A U.S. Customs and Border Protection officer helps a passenger navigate one of the new facial recognition kiosks before a flight to Tokyo in July 2017, in Houston.
A U.S. Customs and Border Protection officer helps a passenger navigate one of the new facial recognition kiosks before a flight to Tokyo in July 2017, in Houston. David J. Phillip/AP

“DHS should not be scanning the faces of Americans as they depart on international flights—but DHS is doing it anyway,” warns a new report that finds facial recognition practices may be violating the law.

On Wednesday morning, I queued up at the assigned gate at Dulles Airport to board a flight to India. I was distractedly checking work emails in the line, so it took me a while to realize that the routine boarding pass scan at the gate was actually something different.

“What is this?” I asked, when I got to the front and saw what looked like a newfangled camera.

The Transportation Security Administration (TSA) agent did not reply to my question. Instead, he just told me to stand and look ahead, shepherding me through like he had everyone in front of me.

I did what I was told—I am not an American citizen, and I didn’t know what the risks of declining the scan would be. But later on I repeated my question to the airline official who checked my boarding pass at the gate. “Oh, that’s a facial recognition scan,” he replied.

The flight attendants inside the Emirates-JetBlue plane did not know, or say, much more. As far as I could tell, no one on my plane—which certainly had some U.S. citizens—was given an explanation or an option to opt out.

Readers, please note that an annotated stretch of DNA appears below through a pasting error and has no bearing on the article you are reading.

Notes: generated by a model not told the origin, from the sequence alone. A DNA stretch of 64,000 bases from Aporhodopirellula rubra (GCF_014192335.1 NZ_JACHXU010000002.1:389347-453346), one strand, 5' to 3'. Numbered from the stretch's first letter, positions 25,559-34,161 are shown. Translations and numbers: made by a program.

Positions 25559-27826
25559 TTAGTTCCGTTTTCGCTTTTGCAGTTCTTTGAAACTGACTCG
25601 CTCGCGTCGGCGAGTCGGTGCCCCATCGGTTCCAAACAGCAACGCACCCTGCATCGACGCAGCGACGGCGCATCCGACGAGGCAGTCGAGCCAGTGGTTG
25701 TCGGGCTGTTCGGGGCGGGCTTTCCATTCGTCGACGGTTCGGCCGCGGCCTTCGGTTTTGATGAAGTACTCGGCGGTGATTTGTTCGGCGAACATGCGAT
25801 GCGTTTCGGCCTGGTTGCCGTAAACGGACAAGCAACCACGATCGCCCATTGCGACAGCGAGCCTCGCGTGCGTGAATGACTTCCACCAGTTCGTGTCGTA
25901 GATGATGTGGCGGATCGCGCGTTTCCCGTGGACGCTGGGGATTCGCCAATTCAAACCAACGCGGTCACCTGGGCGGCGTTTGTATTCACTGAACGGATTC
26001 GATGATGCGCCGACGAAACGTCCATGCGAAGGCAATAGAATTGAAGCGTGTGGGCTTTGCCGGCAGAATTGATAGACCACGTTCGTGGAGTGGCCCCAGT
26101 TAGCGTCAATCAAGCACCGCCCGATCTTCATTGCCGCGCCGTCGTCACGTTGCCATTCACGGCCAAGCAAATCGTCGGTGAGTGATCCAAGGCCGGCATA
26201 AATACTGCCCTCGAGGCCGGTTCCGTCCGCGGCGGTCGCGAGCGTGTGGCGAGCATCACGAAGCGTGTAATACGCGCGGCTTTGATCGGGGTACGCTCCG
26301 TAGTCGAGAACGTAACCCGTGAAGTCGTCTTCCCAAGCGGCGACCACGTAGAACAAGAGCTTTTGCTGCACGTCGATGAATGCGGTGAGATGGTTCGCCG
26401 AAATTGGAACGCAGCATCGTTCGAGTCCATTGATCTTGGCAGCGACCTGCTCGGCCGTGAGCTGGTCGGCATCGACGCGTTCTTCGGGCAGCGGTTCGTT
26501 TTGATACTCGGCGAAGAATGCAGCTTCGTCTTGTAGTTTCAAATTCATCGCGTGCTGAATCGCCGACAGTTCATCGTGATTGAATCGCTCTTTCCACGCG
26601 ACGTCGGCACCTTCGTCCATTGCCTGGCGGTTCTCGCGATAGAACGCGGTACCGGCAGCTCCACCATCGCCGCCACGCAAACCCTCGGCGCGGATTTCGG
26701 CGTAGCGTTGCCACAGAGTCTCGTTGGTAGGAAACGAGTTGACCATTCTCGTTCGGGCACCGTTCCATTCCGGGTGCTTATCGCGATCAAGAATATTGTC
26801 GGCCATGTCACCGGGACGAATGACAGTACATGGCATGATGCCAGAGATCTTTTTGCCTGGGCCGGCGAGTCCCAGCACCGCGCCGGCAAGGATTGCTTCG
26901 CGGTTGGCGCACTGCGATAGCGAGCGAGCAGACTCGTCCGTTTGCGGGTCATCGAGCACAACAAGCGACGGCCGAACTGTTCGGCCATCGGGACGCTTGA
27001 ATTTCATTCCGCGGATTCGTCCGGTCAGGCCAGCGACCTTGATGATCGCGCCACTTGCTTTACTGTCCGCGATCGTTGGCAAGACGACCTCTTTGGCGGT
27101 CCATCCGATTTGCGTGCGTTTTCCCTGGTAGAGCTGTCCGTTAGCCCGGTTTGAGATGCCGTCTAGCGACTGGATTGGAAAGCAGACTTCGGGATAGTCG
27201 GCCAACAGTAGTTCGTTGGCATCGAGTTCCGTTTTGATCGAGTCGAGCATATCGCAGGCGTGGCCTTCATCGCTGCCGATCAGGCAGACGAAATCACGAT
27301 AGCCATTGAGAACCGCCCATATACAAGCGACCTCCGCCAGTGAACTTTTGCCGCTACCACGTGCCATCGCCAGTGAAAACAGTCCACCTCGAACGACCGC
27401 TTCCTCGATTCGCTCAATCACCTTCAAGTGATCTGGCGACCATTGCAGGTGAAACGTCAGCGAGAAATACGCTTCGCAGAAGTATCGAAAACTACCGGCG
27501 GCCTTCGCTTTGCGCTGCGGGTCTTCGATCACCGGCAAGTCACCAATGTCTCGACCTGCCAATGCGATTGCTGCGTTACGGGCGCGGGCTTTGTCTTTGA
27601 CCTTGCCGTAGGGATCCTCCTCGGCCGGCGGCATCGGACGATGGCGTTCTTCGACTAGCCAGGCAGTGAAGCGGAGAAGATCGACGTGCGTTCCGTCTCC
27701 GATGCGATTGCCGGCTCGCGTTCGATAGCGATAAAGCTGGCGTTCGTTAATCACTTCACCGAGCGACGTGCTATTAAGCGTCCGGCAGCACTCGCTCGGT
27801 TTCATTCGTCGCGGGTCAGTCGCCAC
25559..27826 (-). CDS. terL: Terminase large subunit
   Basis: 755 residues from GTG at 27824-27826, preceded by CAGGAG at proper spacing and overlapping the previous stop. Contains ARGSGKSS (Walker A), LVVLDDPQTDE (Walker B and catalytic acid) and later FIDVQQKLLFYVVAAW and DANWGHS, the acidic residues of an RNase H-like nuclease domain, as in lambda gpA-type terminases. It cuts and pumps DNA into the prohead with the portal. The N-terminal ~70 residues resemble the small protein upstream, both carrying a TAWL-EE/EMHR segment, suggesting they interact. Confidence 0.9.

Washington, D.C., is one of nine cities—the others being Atlanta, Chicago, Las Vegas, Miami, New York City, and Houston—where facial recognition software is being used for international travelers on certain flights with certain airlines—JetBlue is among them. The software basically scans a person’s face and matches it to a repository of images to verify that the person boarding is really who they say they are.

I’m not the only one concerned about what the use of this technology might mean: A scathing new report, released Thursday by the Georgetown Law Center on Privacy and Technology, finds that these scans—which are dubious in their efficacy and accuracy—are routinely being conducted without heed to federal law or privacy rights.

“Without explicit authorization, [Department of Homeland Security] should not be scanning the faces of Americans as they depart on international flights—but DHS is doing it anyway,” write authors Harrison Rudolph, Laura M. Moy, and Alvaro Bedoya. “As currently envisioned, the program represents a serious escalation of biometric scanning of Americans, and there are no codified rules that constrain it.”

The will to use facial recognition technology at U.S. borders and ports of entry has been around for a while—but the Trump administration has made the “Biometric Entry-Exit Tracking System” a priority. The expressed purpose is to verify the identities of non-citizens who are leaving the country, to help contain visa fraud and overstays. But it’s never been clearly established whether these scans will actually do the trick; even DHS itself isn’t convinced that the biometric exit system is effective. In other words, it’s not clear why this strategy is needed to solve the problem of visa overstays.

If DHS is going to implement facial recognition, there is a procedure it has to follow. According to the Georgetown report, the agencies running this program have not followed the required federal rulemaking process through which they notify the public and ask for their input. As a result, the program is on “shaky legal grounds,” the report finds.